Posts Tagged With: minority people


To resume my visit to China in 2006, we are in Kunming, The City Of Eternal Spring. It  is a very temperate area  known for its plant diversity. Most of China’s flower species come from Kunming with its  pleasant,  temperate climate. We see commercial flower gardens and orchards around Kunming, but  our tour will take us to  Shilin, another UNESCO World Heritage Site, a surrealistic  “orchard” of stone.

The drive  to this unique landscape  through a three-mile long tunnel, and we worry about it caving in, probably unreasonably so. But, safety isn’t foremost in Chinese projects, we think. The tunnel replaced a twisty, tortuous road, we are told. Then we take a shuttle to the base of the 200 acres of what are called karst towers, formed 270 million years ago as the Himalayas were forming.

It’s a lovely spot by a lake, but the sign that greets us with tortured interpretations was a hoot though well intentioned. We were relieved to know what we buy here will be genuine.

Yunnan Province has many minority people.  And we see them come to Shilin to get married, or celebrate special events in their lives. The most prominent minority in this region is the Yi people. The Suni Muslims are a branch of the Yi people. There are black Yis and white Yis. The black Yis enslaved the white Yis because they admired the rare  black tigers of Asia over the white tigers. The Yi were great hunters and wrestlers, strong and muscular. They walk in fire and have fire torch festivals unique to the area.  Mau banished slavery among the Yis.  Another nearby minority is the Hui people, called barbarians. They arrived here with Kublai Khan.  A very informative website can be found at the following link.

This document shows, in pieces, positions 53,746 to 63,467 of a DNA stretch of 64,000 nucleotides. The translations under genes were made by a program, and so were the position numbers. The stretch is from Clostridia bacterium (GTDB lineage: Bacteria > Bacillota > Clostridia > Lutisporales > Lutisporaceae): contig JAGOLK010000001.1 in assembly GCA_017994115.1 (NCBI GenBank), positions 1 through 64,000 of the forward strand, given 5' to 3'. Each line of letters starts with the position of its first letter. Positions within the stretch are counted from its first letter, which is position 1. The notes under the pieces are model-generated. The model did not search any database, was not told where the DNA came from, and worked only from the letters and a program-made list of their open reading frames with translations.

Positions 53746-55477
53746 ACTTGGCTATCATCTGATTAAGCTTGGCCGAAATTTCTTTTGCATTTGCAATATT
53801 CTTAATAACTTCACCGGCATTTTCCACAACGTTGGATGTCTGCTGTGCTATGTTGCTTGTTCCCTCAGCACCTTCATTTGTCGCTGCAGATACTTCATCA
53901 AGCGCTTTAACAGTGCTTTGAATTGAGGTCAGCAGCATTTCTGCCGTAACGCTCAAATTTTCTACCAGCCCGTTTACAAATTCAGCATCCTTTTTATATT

The area does resemble a stone forest, which is the common name for Shilin.

The karst formations are  limestone and were shaped by a receding inland sea and harsh winds.

It was an easy,  pleasant  hike through the “forest” and one could imagine what it must have been like for ancient children  to climb and play on the formations.

We hiked around the lake and took pictures. There are caves and waterfalls deeper inside the forest, but we were given a limited time here. Without a guide it would be easy to become disoriented and lost if we wandered too far off the path.

The people in their special native dress were fascinating, anyway.

The costumes are somewhat different, but always the main color of red and yellow.

The Yi men show their single status by the way they wear their feathers. A girl shows interest in a man by touching her horn.

Vicki speculated this was some type of local holiday celebration. It seemed very romantic to us with couples and singlels having their picture taken by the lake.

Near the gift shop, this gent was  fiddling with a musical instrument. We figured there would be a musical event later in the day.

By lunchtime, the place was mobbed.  I saw that under the costume the girls wear street clothes, kind of like we do for high school graduation.


This woman may have been a different minority with similar costume. I enjoyed people watching as much as the stone formations.

The Stone Forest is seventy-five miles from Kunming and actually makes its own weather. At certain times of years, storms roar out of the caves and water cascades from the high formations. We will move on to Urumichi and visit a Yi village.

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